They’re not “just a spouse”

  • Published
  • By Airman 1st Class Keira Rossman
  • 47th Flying Training Wing Public Affairs

Laura thought she had a solid grasp of military life, having just come off active duty herself. However, she found herself facing a unique transition when she married her husband who was still serving in the U.S. Air Force. The shift from being a service member to a military spouse presented unexpected challenges; and despite her two-decade familiarity with the inner workings of the Air Force, Laura struggled with the perception of being "just a spouse."  

“Just a spouse,” said Laura Cherry, 434th Flying Training Squadron command spouse. “That's a phrase that I hear often, and truthfully, I despise it. I didn't understand fully what being a military spouse meant until I became one. We military spouses are so much more than ‘just a spouse.’ Some are lawyers, teachers, doctors, writers, and physical trainers. Many are mothers - to dogs, cats, brats and more.” 

Community plays an especially important role at remote and isolated bases such as Laughlin Air Force Base. Here, military spouses support the base, other military spouses and of course their loved ones who serve.  

“We fill the roles of neighbors, friends, school emergency contacts, last minute babysitters, pet sitters, Key Liaisons and meal train participants,” said Cherry. “We are each other's confidants, mentors, and shoulders to lean on. We take on these roles willingly - and then we move, and we start over and do it all again. Military spouses are some of the hardest working, resilient and supportive people I have ever met.” 

Many spouses face these similar challenges together. Lindsey Slifer, 47th Security Forces Squadron key liaison, has been a military spouse for 15 years. 

“I have witnessed firsthand the sacrifices that military families make and the challenges they face, and this has motivated me to become more involved in my community,” said Slifer. “My family upbringing instilled in me the value of service to others, and being a military spouse has allowed me to put this into practice in a meaningful way.”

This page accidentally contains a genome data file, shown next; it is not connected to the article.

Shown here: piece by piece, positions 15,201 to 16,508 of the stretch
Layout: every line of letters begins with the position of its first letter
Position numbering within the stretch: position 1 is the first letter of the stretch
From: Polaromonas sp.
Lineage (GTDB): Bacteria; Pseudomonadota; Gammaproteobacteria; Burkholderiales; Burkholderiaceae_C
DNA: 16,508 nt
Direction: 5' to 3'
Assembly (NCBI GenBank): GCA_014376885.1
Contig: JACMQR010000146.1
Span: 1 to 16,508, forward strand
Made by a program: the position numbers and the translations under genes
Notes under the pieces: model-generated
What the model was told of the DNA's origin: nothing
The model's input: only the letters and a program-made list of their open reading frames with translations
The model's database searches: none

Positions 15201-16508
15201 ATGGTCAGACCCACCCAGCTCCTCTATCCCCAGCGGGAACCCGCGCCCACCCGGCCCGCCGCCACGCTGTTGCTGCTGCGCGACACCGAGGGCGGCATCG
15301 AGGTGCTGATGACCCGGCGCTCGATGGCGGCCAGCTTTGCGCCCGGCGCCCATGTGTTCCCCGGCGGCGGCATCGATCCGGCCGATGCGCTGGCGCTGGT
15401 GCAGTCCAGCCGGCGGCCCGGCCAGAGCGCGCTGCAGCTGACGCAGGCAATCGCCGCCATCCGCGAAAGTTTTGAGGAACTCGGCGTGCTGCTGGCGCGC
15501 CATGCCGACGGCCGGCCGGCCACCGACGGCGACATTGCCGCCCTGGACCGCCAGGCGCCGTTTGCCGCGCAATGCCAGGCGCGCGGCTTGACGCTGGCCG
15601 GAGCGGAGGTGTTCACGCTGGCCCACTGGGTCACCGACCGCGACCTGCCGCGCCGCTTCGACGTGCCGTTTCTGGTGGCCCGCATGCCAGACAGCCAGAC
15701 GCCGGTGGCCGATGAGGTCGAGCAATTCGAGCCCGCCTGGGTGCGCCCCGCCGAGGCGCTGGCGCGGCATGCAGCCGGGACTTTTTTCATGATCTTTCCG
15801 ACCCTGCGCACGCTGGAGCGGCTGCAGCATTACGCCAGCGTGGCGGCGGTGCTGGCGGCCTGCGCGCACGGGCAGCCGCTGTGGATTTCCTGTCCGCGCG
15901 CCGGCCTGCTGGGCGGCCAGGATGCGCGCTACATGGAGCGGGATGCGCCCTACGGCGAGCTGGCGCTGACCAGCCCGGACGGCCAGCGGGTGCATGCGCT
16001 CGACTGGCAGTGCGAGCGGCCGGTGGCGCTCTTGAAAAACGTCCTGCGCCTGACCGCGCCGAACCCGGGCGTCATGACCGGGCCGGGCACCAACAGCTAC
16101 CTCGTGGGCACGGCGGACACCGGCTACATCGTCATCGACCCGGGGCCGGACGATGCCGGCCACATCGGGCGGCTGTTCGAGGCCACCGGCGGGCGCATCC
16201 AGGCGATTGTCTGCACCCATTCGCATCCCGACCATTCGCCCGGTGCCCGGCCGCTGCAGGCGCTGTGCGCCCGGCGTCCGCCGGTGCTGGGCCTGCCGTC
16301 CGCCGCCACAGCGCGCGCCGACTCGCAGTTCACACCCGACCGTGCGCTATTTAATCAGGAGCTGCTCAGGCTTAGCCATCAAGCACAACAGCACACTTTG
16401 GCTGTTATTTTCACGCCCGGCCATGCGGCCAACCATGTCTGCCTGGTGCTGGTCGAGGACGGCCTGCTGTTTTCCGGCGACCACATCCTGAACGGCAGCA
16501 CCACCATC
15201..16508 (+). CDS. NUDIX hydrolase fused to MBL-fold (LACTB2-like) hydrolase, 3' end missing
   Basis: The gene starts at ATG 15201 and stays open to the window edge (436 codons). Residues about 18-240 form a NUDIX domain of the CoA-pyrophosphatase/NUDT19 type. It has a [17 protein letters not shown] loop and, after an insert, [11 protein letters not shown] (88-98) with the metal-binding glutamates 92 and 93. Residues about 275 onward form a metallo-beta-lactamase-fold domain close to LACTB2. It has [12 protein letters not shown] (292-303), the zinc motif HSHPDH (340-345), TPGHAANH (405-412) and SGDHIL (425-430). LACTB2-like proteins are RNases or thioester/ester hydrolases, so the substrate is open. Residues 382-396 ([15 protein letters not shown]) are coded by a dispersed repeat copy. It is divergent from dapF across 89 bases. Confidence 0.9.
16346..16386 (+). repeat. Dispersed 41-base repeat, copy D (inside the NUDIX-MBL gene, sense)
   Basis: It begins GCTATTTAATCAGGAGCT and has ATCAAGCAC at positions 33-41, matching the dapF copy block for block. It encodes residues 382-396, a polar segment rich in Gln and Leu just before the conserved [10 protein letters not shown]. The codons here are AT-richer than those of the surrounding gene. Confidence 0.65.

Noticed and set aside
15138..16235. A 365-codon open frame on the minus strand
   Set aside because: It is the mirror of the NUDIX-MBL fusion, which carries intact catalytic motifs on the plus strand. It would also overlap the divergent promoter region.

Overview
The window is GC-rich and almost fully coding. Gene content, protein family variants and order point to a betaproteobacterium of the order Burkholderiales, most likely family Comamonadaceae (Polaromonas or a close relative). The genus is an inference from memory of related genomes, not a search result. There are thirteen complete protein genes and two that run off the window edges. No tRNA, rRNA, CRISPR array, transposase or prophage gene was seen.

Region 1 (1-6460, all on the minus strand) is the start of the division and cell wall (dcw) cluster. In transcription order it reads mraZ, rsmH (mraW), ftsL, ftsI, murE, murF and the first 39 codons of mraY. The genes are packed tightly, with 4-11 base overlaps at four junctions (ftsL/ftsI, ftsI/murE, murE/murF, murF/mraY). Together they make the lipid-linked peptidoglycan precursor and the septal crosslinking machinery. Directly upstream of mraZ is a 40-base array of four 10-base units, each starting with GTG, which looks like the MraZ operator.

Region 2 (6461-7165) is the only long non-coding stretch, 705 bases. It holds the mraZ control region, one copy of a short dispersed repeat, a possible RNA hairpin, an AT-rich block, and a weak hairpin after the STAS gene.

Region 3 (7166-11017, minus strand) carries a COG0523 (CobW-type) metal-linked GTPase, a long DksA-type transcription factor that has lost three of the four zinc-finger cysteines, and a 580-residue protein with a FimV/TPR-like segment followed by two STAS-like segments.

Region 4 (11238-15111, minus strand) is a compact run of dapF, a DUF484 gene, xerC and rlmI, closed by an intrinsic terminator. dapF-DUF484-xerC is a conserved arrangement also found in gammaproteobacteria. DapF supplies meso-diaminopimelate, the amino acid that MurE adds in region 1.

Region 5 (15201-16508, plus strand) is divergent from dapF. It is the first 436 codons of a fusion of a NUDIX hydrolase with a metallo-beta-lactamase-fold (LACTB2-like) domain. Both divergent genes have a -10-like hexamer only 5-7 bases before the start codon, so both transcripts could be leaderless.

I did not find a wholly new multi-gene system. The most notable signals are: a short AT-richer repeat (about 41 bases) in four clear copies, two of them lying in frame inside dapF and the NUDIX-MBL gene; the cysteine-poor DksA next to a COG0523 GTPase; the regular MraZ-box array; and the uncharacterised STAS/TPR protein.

As a military spouse, she has encountered various challenges. Frequent relocations, deployments and extended periods of separation from her husband. Adapting to new surroundings, forming new social connections and securing employment in unfamiliar places can present daunting tasks. Managing the stress and uncertainty inherent in the military lifestyle are significant hurdles. 

“Despite that, I remain optimistic and encourage my daughters to do the same. As spouses, we are more resilient than we often realize,” said Slifer. “As a military spouse, I have realized that bravery is not just a moment but a continuous story. It takes courage to endure these challenges of moving to new areas, starting new jobs, and making new friends in unknown dimensions. We wear many hats and stretch ourselves to places we never knew we could reach. This unique lifestyle has taught me the true meaning of bravery. Every day, I wake up with the courage to face the unknown, to support my husband, and to be there for my daughters. I may not wear a uniform, but I am proud to say that I am a military spouse and brave.” 

Maintaining consistent communication in her relationship has proven to be a cornerstone in overcoming any challenges that arise. Their commitment to communication not only strengthens their bond but also enables them to navigate the demands of military life with a united front.